Math Talk: Math is all around us! Talking to your child about sizes, amounts and quantities will get your child ready to work on these skills. Using comparison words like more, less, fewer, larger and smaller will help your child build a math vocabulary and an understanding of these concepts.
Children always want more treats! Use this to help your child understand more and less by putting out two piles of a snack or treat and asking which pile she wants. Talk about which pile has more or less.
Identifying Colors and Shapes: Children need to learn colors and shapes in order to help them describe things they see and group things into categories. Matching items of the same color or shape can be done before children are able to correctly name a color or shape.
Anything can be sorted! Each day you encounter cereal, lacing beads, rocks; All of these are opportunities to sort by color. You can also put out household objects like balls, cereal boxes, and blocks and work with your child to sort these into piles by shape.
Counting: Children learn how to “count” numbers first. Then they need to learn how to actually count an object for each number. Showing your child that we count each item will help with this understanding. If your child has already mastered counting, challenge your child by introducing counting back from 10 or counting by 2s or 5s. At this age these more advanced forms of counting should be practiced without counting objects. Chanting 5, 10, 15, 20… is the best way to introduce counting by 5s. There is no need to count groups of 5.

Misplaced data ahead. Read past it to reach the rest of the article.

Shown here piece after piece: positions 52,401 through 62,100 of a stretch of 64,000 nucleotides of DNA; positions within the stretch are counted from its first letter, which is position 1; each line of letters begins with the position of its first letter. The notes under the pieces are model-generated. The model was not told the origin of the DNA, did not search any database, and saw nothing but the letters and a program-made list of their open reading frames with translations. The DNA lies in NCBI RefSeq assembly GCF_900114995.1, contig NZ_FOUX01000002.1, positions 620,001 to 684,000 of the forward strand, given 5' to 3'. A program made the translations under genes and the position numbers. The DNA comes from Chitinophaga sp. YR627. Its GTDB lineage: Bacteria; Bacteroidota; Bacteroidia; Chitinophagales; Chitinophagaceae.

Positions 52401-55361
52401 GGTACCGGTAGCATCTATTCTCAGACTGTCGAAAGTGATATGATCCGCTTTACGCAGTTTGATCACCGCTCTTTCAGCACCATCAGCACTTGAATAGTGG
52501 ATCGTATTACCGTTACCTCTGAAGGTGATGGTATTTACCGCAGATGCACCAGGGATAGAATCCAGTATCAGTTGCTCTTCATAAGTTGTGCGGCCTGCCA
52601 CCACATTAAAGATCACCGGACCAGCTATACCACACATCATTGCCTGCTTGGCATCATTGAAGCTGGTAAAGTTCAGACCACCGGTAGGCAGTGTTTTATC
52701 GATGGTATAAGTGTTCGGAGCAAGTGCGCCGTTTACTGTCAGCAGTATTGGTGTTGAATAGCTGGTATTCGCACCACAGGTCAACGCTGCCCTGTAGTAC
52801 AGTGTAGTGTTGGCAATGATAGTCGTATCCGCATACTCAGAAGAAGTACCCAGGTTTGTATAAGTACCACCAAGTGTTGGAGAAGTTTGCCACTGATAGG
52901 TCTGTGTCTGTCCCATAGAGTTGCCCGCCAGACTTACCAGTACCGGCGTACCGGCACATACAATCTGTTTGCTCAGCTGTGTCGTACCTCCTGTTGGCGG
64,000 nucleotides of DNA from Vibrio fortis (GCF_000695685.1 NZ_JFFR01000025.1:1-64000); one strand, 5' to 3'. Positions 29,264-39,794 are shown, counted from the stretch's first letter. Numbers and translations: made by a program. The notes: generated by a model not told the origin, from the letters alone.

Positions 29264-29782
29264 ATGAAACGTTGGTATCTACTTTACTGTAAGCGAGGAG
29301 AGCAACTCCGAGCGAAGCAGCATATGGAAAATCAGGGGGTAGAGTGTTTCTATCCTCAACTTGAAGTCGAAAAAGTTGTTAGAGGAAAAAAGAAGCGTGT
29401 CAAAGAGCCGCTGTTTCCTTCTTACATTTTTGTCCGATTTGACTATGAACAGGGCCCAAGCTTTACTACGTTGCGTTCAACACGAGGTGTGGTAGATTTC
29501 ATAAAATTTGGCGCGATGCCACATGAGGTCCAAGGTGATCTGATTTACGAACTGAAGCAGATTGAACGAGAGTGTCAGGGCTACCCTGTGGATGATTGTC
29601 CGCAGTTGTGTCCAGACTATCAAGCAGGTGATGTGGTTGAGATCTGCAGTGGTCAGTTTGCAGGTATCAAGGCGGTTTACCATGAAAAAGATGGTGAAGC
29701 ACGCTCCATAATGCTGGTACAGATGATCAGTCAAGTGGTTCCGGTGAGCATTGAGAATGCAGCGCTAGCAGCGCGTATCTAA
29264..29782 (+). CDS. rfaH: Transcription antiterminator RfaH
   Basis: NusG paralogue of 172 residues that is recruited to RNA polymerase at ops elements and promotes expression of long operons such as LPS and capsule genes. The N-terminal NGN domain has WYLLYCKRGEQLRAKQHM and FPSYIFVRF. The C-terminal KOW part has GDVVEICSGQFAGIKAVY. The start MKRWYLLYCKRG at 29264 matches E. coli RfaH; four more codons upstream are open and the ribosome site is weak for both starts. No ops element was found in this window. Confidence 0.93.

Just counting can be done anytime. If it is clean up time, you can count up from one to see how long it takes you and your child. Counting steps or counting out snacks or objects while playing will help your child understand that we count an object each time we say a number. Board games that have you move your piece a certain number of spaces are also good for reinforcing counting.
Recognizing and Writing Numbers: Children need to be able to recognize numbers before they can begin to understand the value of each number. Understanding and working with numbers will be easier if your child can name numbers automatically.
Point out numbers everywhere you go. Have your child push the number button on the elevator. Point out numbers in addresses as you take a walk. Talk with your child about the numbers around you and what they tell us. Some numbers tell us how much things cost, other numbers help us find where we are going. You can choose a number of the day and every time you and your child come across that number in the day, your child can write the number in a number notebook.
Measurement Fun: Playing with measurement exposes your child to numbers and important math concepts. Measurement includes volume, as we measure with a measuring cup; length, height and width as we measure with a tape measure or ruler; and weight as we measure with a scale or balance.
Cooking with your children is a great way to play with measurement. You can also give your child measuring cups and spoons to play with in the bath, at the beach or in the dirt. Make sure to model how we read these measurement tools. Keep a ruler or tape measure handy for measuring things. Measure how long a table is or how tall your child is growing. Compare the weight of objects by using a balance. The object that makes the balance go down is heavier. Encourage your child to weigh things on the bathroom scale. Again, use the words that are associated with each form of measurement as you are measuring. Your child will pick up on the words inches, pounds, etc.